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Ron DeSantis signs bill legalizing cannabis drug for epileptic kids

The move should “prevent an interruption in the supply of the drug.”

Gov. Ron DeSantis on Friday signed into law a bill expressly allowing a drug for child epilepsy patients that contains CBD, a ‘non-euphoric’ chemical from cannabis.

The Governor approved the measure (HB 7107) without comment. It applies to a drug known as Epidiolex, the “first FDA-approved drug that contains a purified substance derived from marijuana” and is used to treat seizures in children.

The bill, passed unanimously by both chambers this Session, specifically changes the drug’s classification in state law from a Schedule I substance to Schedule V.

The former means a “high potential for abuse, with no accepted medical use, and high potential for addiction,” while the latter means a “low potential for abuse, an accepted medical use, and a mild potential for addiction,” according to a staff analysis.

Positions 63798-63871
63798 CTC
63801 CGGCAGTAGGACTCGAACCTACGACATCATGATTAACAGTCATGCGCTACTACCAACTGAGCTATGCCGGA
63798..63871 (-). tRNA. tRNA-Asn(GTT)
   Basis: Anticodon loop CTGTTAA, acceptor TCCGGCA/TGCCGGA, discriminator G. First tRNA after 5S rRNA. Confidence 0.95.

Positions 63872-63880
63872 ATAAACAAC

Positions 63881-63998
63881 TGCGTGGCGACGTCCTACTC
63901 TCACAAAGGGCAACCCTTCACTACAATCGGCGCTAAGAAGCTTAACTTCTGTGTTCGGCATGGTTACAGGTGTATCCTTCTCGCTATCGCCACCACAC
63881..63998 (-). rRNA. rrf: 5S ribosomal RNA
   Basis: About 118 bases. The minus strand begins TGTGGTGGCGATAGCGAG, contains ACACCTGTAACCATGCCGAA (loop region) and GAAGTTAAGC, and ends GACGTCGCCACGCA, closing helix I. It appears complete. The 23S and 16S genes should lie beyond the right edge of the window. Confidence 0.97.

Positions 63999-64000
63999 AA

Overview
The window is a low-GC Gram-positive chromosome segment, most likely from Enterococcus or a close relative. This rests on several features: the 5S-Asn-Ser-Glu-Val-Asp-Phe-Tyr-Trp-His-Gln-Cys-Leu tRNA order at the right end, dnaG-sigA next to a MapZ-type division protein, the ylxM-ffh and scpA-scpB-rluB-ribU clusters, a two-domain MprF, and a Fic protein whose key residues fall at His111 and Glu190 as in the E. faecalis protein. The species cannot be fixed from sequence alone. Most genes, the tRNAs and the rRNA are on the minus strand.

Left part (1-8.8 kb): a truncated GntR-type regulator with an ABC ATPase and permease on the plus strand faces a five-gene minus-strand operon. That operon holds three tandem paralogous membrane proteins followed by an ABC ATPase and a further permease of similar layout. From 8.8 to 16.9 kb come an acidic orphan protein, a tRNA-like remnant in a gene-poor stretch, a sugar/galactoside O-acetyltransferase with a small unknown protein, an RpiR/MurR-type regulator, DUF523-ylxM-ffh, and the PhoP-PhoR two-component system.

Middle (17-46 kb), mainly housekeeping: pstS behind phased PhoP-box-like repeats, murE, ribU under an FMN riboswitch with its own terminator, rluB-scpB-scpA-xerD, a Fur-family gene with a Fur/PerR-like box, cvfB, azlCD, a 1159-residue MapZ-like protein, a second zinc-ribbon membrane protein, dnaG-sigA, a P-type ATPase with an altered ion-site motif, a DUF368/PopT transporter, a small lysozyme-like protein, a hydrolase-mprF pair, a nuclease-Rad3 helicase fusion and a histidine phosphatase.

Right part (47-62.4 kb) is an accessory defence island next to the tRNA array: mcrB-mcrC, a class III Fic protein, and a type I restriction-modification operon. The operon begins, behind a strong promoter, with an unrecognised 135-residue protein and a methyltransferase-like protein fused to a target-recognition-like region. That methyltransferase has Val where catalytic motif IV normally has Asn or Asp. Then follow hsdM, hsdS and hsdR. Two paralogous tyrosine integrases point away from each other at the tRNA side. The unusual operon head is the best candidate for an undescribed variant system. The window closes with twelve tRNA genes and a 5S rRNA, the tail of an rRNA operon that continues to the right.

“Cannabis and compounds derived from cannabis are listed in Schedule I of both federal and Florida law,” it adds. Descheduling the medication “will prevent an interruption in the supply of the drug to Florida patients.”

The maker, GW Pharmaceuticals, preliminarily estimated the price of its drug – which is covered by insurance – at about $32,500 a year.

Cannabidiol (CBD) and tetrahydrocannabinol (THC) are the major compounds in cannabis plants.

The ‘non-euphoric’ CBD is mostly extracted from hemp, a form of cannabis and botanical cousin to marijuana, and used for treating pain and relieving inflammation. THC is the psychoactive ingredient that causes marijuana’s “high.”

The bill follows a move last October by then-Attorney General Pam Bondi, who issued an emergency rule allowing the drug in Florida.

According to Bondi, as many as 4,000 Florida kids could use the drug. It’s used to treat seizures associated with Lennox-Gastaut syndrome, and Dravet syndrome, severe forms of epilepsy that begin in early childhood.

Bondi had used her authority “to schedule 133 chemical compounds commonly used in deadly synthetic drugs,” according to her spokesman, Whitney Ray. Her move on Epidiolex, he said last year, marked the “the first time she has used her authority to deschedule a drug.”

The bill took effect upon DeSantis’ signature.

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